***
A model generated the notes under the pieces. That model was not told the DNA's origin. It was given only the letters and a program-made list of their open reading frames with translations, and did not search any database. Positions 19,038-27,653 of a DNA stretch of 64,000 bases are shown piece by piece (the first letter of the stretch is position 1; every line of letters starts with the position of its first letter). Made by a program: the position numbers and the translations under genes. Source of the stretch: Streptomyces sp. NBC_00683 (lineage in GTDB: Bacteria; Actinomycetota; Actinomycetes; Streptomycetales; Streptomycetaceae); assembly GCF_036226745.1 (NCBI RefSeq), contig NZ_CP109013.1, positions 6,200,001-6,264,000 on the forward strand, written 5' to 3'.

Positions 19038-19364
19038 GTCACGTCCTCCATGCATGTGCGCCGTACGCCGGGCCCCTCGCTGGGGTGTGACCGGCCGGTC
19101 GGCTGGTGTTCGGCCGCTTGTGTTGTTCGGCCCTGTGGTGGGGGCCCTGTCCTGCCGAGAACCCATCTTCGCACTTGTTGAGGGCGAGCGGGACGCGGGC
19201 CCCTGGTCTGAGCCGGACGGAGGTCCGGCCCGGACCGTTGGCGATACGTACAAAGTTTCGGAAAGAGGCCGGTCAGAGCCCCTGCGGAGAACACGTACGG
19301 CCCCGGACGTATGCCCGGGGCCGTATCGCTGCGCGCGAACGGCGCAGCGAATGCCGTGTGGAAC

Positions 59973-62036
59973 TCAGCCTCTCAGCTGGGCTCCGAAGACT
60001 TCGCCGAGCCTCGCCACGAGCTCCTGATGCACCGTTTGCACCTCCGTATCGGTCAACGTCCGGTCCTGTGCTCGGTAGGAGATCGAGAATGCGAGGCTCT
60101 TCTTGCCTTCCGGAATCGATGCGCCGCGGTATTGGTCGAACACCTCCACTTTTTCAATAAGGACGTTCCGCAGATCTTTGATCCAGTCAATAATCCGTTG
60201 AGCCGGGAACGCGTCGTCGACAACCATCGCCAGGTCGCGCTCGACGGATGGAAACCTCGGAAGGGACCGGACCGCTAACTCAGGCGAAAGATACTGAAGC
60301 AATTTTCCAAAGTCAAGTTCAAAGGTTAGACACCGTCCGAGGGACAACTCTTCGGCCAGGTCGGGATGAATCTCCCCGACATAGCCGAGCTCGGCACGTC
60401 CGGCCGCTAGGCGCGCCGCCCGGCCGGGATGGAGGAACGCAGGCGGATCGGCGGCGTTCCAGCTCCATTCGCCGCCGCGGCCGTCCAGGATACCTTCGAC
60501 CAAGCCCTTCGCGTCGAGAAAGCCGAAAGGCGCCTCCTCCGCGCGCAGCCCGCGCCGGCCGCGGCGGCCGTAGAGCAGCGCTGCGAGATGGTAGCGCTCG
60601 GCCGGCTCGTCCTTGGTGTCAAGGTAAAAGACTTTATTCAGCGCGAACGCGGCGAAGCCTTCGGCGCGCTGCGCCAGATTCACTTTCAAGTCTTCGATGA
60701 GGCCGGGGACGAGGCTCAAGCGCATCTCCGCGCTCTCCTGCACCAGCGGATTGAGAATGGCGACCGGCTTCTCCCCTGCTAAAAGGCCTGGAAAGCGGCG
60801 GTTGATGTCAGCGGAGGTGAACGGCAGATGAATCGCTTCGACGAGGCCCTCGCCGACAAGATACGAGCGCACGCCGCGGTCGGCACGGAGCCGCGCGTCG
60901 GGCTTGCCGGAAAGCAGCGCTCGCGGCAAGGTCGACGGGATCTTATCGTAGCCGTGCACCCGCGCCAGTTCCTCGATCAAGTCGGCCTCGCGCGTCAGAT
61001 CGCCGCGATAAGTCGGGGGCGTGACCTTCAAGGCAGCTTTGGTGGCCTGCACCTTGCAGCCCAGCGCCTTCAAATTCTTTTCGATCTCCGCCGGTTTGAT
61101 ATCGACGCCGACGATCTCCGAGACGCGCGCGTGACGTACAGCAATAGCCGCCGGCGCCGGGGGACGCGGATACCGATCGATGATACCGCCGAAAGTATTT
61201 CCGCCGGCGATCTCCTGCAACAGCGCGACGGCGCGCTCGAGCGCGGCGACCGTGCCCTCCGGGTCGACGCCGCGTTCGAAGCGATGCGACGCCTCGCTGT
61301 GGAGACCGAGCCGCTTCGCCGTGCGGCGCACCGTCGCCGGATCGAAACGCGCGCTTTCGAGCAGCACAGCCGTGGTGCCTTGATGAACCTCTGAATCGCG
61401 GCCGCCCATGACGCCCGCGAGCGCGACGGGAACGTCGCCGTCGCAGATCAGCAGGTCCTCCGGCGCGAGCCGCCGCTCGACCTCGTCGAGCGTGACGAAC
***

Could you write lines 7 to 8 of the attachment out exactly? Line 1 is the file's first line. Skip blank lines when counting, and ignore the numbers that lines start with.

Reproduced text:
Positions 59973-62036
59973 TCAGCCTCTCAGCTGGGCTCCGAAGACT